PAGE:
Wednesday, July 22, 2015

The Perfectionism Paradox

This past couple of weeks, I have been playing my way through some of my old favorite PC games.  I have been playing the original Thief and my personal favorite turn based strategy, Alpha Centauri. Once I got past my (very thick) nostalgia glasses, I found a few things that irked me.

Thief is a game loosely focused on stealth, but in reality, it's a game about messing with guards in a variety of ways.  What I immediately noticed when I started playing this game was the wonky control scheme. For some reason, there are four different speeds in which to move forward.  There are the standard run and walk, along with a slow modifier for each one.  This may sound like a good idea for a sneaker at first, since you may want to sneak run past a guard as you are being chased by another, but in practice, you will accidentally press a movement key when trying to look around a corner.  This makes any hope of getting into a smooth control groove aggravating.  It was a great reminder that using industry standard control schemes tend to make for a more enjoyable experience.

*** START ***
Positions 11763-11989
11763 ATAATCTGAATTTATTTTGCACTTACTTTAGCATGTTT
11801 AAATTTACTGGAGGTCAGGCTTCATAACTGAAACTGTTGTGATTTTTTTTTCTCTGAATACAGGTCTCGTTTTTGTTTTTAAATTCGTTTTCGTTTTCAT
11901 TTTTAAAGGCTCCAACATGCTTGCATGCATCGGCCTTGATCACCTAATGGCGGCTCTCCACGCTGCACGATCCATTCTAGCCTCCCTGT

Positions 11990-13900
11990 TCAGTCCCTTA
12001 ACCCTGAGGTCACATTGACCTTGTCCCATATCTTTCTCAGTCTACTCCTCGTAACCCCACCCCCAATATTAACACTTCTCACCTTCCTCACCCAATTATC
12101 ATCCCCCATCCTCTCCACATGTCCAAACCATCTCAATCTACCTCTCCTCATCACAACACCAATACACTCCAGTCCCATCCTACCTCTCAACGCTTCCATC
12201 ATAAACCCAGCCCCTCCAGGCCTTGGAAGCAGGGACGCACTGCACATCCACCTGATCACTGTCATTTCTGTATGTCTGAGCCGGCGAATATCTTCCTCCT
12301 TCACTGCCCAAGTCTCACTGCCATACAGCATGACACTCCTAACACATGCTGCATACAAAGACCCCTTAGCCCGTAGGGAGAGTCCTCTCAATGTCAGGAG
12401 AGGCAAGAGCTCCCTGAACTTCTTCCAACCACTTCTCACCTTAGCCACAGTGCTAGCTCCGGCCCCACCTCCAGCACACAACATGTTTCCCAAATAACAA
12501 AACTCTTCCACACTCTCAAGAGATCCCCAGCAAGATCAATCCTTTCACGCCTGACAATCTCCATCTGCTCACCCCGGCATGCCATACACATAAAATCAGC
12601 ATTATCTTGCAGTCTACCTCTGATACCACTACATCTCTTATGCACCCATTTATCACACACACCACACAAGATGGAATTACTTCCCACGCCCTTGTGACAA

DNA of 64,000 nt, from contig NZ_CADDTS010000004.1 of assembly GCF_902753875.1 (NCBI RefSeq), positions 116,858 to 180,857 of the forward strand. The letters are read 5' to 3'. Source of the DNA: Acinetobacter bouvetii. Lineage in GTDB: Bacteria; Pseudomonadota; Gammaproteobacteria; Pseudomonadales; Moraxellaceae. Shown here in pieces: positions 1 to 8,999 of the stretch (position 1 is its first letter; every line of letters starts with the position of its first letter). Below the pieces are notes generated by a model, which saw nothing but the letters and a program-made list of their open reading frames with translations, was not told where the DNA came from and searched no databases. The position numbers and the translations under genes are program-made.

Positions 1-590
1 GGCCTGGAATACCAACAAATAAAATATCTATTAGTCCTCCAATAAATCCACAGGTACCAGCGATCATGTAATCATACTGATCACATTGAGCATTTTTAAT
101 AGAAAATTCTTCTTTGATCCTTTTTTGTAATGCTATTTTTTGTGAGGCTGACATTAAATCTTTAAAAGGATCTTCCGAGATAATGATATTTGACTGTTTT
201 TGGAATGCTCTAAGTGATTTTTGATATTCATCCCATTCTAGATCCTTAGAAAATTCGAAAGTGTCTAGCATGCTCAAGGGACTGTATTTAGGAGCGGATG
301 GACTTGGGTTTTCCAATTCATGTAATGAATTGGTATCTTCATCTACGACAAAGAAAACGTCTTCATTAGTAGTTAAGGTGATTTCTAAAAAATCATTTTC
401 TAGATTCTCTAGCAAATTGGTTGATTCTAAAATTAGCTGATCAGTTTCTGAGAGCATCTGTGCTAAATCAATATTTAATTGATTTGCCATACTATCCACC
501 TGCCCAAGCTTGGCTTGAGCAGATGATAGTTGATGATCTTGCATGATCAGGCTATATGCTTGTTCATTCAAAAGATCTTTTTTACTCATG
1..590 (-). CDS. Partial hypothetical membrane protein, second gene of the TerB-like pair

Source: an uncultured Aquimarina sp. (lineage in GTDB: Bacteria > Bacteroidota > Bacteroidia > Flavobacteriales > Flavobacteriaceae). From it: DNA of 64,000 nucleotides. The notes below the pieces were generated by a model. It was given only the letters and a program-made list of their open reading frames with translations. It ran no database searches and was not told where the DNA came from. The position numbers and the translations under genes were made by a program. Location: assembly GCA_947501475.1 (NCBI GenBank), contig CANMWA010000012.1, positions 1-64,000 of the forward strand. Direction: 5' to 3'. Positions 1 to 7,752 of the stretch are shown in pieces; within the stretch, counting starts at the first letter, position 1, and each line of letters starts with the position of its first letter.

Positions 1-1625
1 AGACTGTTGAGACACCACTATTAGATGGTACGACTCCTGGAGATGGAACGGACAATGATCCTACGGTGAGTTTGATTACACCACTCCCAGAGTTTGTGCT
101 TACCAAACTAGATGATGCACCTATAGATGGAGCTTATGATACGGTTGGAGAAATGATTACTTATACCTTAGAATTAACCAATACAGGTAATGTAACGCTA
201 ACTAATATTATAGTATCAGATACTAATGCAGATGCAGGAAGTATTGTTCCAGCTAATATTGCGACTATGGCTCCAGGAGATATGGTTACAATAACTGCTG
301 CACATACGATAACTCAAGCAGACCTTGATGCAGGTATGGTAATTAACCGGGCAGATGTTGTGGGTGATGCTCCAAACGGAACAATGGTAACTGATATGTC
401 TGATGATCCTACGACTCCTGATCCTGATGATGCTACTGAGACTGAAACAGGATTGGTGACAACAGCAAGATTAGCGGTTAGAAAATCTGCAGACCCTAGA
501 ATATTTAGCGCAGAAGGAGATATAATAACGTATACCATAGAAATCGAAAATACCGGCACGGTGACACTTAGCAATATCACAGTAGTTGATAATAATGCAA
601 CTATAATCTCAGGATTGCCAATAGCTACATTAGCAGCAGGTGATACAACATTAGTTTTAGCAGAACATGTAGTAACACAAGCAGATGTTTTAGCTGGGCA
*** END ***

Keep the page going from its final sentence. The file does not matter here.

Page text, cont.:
The other game I've been playing a lot of is Alpha Centauri.  Man, I love this game!  It is a turn based strategy game in the same vein as the Civilization series.  I should say it's in the series, since it has Sid Meier's name on the box, but I feel that the sci-fi theme in the game changes the flavor of the Civilization formula enough to make it unique.  Either that, or I love sci-fi and get bored with running a normal society too easily.  It's music fits the action onscreen very well.  It seems to come into my consciousness just enough to remind me that I'm commanding a sect of humanity to survive.  Commanding humanity beyond the stars is a great way to forget all of the petty issues I run into on an average day.